The third deck idea would be to simply combine the above two.  It doesn’t look like an easy to build or run deck, but I am not seeing any signs that it is an impossible, either.  You’d want to keep the halves in hand as long as you could, and may even be able to surprise an opponent.  Moon’s Invite would ideally score two KOs the first turn it was used, “paying off” the Prizes you’ll give up when Darkrai & Cresselia eventually go down, but at least one KO should be expected if the deck is working as designed.  After that, a single good Lost Crisis would put you ahead or you can keep using Moon’s Invite if there are enough damage counters in play.


As for other formats, I’d actually like to see this tried in Unlimited.  The bad news: it is Unlimited and competition is fierce.  The good news?  You have all the greatest draw and search power at your disposal and Moon’s Invite should make the staple Baby Pokémon easy prey.  For that matter, Neo-classical decks like Mind Games are staffed chiefly with Baby Pokémon, Neo Genesis Sneasel (60 HP) and Neo Genesis Slowking (80 HP).  On the other side is Limited play where… for once a Legend looks really, really good.  Of course you’ll probably have to sit on it almost all game before you dare play it.  That’s okay: you’re running it for Moon’s Invite.  In Limited play it is vital to retreat a severally damaged attacker and have them hide on the Bench.  You should have a good shot at breaking even with your first use of Moon’s Invite, maybe even pulling ahead.  As a virtual win condition, it is worth the hassle.  Should you be able to use Lost Crisis, it is all the better!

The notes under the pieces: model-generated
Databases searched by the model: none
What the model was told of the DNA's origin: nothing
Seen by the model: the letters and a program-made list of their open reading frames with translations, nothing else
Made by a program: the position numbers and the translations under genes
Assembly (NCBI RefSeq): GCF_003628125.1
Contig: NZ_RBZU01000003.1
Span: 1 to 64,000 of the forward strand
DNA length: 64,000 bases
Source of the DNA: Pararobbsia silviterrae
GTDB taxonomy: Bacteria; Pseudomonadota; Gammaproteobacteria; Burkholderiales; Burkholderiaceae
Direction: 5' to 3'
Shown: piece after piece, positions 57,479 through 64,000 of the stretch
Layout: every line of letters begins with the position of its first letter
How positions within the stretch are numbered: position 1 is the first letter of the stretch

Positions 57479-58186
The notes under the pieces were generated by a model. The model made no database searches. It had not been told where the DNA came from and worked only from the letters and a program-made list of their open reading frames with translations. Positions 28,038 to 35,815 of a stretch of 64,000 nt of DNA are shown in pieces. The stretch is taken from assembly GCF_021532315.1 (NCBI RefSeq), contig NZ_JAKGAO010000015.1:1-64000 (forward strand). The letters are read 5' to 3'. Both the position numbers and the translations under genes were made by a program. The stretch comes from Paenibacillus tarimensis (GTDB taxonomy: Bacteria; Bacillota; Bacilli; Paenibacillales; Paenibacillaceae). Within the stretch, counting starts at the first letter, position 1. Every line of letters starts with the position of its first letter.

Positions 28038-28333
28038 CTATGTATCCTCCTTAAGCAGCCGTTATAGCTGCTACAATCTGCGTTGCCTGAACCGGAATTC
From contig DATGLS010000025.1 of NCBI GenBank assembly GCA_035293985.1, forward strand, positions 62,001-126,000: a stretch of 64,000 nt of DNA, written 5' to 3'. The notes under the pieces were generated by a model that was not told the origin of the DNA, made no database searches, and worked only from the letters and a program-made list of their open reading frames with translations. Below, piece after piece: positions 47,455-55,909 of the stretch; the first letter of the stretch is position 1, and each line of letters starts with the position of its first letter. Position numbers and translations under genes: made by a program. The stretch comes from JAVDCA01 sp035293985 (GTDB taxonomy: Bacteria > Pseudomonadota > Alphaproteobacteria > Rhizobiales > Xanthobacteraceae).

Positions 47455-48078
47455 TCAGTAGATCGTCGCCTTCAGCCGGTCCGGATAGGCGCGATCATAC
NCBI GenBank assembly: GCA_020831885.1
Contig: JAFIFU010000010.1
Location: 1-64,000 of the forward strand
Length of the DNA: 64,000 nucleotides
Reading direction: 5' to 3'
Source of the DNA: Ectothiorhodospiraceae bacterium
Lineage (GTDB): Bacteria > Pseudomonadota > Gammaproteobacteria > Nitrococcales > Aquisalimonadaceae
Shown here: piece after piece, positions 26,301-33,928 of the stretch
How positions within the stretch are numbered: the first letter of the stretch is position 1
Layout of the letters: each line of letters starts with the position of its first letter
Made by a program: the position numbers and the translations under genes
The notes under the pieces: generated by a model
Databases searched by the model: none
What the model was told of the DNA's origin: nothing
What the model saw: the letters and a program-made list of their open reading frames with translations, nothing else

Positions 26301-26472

Unlimited: 3/5 

Modified: 3/5 

Limited: 4/5 

Combos with: Miasma Valley, Absol Prime




This Pokémon LEGEND actually has an effective, Energy efficient attack, albeit one that requires something spread damage counters first to be of any use.  We have many options to spread damage counters, and the lower average HP scores of other formats means this may be best LEGEND we really have: a super Sniper that can take a Prize for a single Energy.  The required set-up, two Prize penalty, and extremely dangerous dual Weaknesses keep it from being something to splash into all damage spread decks, but as far as I can tell it has a lot of potential.


I am still selling my former collectables on eBay.  I’ve had a lot of hobbies over the years, so at various times I’ll have comic books, manga, action figures, and video games on the auction block.  You can take a look at what’s up for bids here.  Just a reminder, Pojo is in no way responsible for any transactions and was merely kind enough to let me mention the auctions here. ;)